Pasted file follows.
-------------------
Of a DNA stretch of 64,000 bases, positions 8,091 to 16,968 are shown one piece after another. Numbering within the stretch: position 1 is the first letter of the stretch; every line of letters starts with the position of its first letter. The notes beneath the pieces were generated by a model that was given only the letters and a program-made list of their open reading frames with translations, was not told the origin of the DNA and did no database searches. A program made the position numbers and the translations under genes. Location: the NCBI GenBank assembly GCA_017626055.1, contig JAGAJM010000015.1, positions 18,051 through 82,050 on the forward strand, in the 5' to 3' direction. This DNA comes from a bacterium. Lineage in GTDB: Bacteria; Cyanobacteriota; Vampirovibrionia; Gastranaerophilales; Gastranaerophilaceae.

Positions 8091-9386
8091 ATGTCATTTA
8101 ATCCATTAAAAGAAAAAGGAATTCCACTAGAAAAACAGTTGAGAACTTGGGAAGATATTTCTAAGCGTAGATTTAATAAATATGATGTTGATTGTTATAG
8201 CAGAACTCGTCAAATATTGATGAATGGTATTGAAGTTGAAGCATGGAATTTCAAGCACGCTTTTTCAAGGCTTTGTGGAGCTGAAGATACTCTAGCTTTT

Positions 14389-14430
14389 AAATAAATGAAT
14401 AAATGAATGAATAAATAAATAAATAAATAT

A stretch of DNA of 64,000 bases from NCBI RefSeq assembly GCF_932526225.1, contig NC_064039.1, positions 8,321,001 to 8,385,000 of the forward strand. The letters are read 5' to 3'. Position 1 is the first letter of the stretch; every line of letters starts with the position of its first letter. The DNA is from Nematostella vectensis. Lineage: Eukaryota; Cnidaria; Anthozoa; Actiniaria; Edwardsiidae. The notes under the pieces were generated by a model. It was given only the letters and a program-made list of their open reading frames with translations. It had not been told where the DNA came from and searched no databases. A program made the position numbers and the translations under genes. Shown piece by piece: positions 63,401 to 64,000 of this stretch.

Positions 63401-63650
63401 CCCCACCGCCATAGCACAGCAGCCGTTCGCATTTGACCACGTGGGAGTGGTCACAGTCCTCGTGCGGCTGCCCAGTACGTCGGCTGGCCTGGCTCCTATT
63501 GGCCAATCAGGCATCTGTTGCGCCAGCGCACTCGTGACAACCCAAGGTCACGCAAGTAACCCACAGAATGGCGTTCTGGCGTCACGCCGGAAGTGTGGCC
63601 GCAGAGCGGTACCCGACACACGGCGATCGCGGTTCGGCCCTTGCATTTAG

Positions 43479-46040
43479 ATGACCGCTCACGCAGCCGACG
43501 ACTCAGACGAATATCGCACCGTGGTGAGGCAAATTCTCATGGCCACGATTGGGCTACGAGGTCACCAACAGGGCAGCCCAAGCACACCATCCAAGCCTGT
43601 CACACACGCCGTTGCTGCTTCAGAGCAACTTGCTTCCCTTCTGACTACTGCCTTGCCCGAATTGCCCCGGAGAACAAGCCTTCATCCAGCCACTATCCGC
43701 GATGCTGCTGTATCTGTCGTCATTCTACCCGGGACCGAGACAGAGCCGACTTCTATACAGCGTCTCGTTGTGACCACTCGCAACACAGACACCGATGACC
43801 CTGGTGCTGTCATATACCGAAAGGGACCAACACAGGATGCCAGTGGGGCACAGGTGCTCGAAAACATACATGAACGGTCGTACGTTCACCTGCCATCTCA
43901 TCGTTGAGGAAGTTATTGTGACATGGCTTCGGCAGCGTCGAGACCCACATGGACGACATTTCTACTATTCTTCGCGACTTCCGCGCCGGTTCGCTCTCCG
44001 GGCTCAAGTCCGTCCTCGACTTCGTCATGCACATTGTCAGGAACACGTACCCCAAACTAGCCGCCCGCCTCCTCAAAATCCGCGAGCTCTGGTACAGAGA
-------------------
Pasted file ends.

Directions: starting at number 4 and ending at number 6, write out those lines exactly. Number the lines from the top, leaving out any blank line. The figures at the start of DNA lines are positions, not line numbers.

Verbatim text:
8101 ATCCATTAAAAGAAAAAGGAATTCCACTAGAAAAACAGTTGAGAACTTGGGAAGATATTTCTAAGCGTAGATTTAATAAATATGATGTTGATTGTTATAG
8201 CAGAACTCGTCAAATATTGATGAATGGTATTGAAGTTGAAGCATGGAATTTCAAGCACGCTTTTTCAAGGCTTTGTGGAGCTGAAGATACTCTAGCTTTT

Positions 14389-14430